This is the portal of COWAM Network activities.

The reports of the COWAM 2 project are now available directly here.

COWAM is both a network and a cooperative research programme running from the year 2000 with support from the European Commission.

In 2000-2003 the first COWAM project created a European network on radioactive waste governance. The first interest of the initiative was to establish connections between territories concerned by radioactive waste in Europe. Local actors have long been isolated in these issues. The COWAM seminars were a novel opportunity to exchange views, issues and good practices among local communities, all facing similar concerns. Local communities have a genuine interest in governance because they consider not only the issue of radioactive waste management as a technical problem, but as a key challenge for the development of their territories and the life equilibrium of the population. The network also included experts, implementers and regulators in order to elaborate a common understanding of the issues at stake, and to propose as far as possible a joint analysis by the major stakeholders commonly concerned by the quality of RWM decision-making processes. The practical outcome of this first project was to come up with a research framing of radioactive waste governance.

The plural COWAM network identified four strategic dimensions in the governance of radioactive waste management:
  • - the implementation of local democracy
  • - the influence of local actors on the national decision-making process
  • - the quality of decision making
  • - long term governance.

The second COWAM project (2004-2006) built a research partnership between stakeholders and research contractors on each of these four key issues, and supported continued networking efforts. With this partnership, stakeholders have had the opportunity to frame and feed the production of knowledge so that it better addresses the questions they identified as the most relevant to improve the robustness of decision-making processes in radioactive waste management.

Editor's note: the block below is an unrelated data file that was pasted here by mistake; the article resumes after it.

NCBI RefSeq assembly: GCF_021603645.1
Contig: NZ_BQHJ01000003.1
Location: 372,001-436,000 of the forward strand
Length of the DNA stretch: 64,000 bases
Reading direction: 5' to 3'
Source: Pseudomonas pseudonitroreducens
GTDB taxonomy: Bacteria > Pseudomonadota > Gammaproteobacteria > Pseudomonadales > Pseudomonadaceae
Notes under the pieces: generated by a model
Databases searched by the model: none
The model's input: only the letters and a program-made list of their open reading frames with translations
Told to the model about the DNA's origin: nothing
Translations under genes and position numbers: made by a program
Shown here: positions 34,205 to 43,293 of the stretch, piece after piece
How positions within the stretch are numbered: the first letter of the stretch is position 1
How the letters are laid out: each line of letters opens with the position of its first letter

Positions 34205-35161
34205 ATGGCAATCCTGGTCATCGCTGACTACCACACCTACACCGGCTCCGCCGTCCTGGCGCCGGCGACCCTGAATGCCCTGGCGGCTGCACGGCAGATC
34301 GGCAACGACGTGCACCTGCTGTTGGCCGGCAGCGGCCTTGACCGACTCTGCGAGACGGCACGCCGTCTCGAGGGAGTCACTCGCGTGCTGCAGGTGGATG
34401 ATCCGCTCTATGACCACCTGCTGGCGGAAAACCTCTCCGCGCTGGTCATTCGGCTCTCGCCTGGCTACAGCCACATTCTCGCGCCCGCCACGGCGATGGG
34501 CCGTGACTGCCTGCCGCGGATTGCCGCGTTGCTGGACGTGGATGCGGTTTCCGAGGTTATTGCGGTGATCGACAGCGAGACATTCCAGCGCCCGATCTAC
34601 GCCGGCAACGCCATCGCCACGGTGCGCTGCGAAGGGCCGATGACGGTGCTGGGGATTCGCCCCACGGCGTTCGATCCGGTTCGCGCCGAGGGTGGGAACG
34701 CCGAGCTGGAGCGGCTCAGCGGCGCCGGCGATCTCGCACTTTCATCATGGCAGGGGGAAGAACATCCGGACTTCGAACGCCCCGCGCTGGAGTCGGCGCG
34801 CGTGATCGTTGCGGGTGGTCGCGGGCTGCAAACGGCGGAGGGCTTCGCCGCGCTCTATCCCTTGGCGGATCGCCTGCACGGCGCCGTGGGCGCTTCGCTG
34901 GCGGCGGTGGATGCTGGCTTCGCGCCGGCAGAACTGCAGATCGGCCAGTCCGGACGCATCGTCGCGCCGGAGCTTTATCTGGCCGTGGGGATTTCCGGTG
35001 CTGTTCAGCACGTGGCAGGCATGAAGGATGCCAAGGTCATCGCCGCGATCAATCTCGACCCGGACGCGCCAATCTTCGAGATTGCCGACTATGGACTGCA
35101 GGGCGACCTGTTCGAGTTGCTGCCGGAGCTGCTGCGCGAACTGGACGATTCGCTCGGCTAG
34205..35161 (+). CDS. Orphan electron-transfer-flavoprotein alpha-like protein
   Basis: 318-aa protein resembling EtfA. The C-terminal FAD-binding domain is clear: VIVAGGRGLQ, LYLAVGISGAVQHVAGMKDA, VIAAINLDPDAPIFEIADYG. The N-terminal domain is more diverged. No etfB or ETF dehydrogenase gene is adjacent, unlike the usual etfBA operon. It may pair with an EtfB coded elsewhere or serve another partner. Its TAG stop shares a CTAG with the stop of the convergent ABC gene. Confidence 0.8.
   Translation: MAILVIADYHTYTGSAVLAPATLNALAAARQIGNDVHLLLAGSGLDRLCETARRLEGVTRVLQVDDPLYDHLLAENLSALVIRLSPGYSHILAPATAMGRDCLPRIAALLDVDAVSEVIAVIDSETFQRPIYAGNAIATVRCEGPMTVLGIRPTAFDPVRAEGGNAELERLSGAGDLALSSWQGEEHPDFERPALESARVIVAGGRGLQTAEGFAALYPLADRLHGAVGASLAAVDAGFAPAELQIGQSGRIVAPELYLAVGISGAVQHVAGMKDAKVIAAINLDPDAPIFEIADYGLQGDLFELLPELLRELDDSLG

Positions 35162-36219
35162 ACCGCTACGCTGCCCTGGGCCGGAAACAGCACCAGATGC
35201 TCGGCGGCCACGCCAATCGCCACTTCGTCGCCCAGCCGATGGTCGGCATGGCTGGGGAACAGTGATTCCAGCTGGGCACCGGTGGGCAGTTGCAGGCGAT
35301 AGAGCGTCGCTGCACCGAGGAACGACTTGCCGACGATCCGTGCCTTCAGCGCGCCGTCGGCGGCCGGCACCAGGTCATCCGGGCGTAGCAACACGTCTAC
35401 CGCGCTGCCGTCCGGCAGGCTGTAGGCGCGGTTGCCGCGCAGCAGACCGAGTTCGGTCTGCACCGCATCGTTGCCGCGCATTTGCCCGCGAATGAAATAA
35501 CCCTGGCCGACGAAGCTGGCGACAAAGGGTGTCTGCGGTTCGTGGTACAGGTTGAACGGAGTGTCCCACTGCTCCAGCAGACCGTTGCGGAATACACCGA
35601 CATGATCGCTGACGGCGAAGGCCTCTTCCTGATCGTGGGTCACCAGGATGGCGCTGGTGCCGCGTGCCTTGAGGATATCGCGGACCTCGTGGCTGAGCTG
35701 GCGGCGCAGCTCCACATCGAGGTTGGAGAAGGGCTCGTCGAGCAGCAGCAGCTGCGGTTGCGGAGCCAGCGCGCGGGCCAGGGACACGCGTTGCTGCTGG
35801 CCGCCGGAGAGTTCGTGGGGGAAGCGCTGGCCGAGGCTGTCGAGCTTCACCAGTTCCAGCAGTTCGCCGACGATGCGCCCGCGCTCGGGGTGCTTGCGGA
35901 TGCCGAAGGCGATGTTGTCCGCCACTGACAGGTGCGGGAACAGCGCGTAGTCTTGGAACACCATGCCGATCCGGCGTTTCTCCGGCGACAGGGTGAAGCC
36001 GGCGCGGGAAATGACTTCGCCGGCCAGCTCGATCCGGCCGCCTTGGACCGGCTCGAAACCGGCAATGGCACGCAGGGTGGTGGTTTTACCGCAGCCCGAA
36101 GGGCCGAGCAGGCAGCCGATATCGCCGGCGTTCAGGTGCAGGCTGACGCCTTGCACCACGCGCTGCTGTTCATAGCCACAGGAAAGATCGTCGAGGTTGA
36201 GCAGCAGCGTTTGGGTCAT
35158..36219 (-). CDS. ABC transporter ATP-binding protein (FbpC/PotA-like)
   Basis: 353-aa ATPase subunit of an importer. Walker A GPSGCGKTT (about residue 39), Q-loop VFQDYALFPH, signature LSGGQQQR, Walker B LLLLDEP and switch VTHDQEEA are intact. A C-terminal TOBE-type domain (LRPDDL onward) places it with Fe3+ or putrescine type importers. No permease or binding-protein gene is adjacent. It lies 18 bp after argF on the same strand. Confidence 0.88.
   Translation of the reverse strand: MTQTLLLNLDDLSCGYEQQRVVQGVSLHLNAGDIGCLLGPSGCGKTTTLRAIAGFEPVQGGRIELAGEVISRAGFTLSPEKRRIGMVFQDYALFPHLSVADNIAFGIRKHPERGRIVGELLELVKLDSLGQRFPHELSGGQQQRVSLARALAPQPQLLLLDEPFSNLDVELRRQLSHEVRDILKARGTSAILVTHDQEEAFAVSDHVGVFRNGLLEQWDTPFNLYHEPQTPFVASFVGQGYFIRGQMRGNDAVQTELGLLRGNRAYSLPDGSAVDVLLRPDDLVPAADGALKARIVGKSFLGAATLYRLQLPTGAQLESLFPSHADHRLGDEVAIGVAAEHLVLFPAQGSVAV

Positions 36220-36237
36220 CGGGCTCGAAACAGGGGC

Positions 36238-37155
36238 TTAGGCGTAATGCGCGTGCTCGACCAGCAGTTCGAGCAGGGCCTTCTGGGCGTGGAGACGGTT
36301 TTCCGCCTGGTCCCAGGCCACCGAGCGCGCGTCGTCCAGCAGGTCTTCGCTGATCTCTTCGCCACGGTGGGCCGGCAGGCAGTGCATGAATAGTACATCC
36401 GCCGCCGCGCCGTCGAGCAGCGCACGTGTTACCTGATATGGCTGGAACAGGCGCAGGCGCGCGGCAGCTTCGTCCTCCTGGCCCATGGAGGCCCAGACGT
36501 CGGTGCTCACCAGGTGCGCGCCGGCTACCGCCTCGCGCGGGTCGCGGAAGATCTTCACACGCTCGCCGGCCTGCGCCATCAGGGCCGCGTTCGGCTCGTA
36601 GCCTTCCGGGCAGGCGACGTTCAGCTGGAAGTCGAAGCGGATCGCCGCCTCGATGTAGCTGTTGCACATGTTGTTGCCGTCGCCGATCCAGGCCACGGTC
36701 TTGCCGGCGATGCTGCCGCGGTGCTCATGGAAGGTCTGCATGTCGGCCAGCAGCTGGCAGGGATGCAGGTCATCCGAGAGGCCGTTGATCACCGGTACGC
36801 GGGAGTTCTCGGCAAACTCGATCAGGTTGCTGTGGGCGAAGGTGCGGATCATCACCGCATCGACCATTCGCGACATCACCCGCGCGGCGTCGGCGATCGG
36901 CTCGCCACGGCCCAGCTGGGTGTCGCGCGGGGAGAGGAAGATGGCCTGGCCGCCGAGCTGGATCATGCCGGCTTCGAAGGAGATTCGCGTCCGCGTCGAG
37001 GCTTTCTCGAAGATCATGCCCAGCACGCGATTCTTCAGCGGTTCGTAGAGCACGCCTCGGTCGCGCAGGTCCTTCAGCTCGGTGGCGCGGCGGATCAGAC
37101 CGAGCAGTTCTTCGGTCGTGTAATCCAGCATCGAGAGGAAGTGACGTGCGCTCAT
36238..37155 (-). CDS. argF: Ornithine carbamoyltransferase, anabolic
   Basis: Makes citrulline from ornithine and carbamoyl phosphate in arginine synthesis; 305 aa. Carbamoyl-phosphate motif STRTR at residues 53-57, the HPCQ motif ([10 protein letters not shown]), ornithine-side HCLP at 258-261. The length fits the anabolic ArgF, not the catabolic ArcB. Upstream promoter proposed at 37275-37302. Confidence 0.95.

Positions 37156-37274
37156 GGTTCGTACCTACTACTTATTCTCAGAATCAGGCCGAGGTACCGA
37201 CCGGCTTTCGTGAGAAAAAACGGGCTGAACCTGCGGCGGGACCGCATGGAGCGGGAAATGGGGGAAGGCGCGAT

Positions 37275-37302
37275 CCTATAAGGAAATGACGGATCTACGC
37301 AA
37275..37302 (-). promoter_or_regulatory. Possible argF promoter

• - The “local democracy” group shared knowledge about local committee building, as a best practice to structure local democracy on nuclear related issues in Europe.
  • - The group on “influence of local actors on the national decision-making process” clarified effective mechanisms for local players to influence national decision-making processes
  • - The group on “quality of the decision-making process” worked out recommendations for designing and implementing a robust decision-making process or judging an existing decision-making process.
  • - The purpose of the “long term governance” group was to identify, discuss and analyse the institutional, ethical, economic and legal considerations raised by the existence of a site for longterm waste storage or deep geological disposal.

Alongside these transversal products, country-bound National Insight papers agreed by the range of participating stakeholders were published by COWAM 2.

The essential question raised by institutional decision-makers as well as by local communities concerns the implementation of these good practices and principles of decision-making. Significant steps were already taken in some countries during the COWAM 2 project. There is a need for a continuous and enlarged support to these efforts in Europe. The question is all the more relevant and pressing that having reviewed their past difficulties, many countries are now entering a new phase in RWM and attempting to implement innovative and inclusive governance approaches.

In this respect, the objectives of COWAM IN PRACTICE (CIP – 2007/2009) are to:
  • - Contribute to make actual progress in the governance of radioactive waste management (RWM)
  • - Follow up and analyse 5 national processes of RWM governance : Spain, United Kingdom, Romania, Slovenia and France
  • - Support stakeholders, particularly local communities, directly in their engagement
  • - Capture the learning from that experience for the EU 27

The originality of this project lies in a cooperative research approach, successfully experimented in the COWAM 2 project: with a direct participation of stakeholders in the research groups and in the Steering Committee, the architecture of the project is purposely designed for the stakeholders to effectively influence and feed the project throughout its progress.

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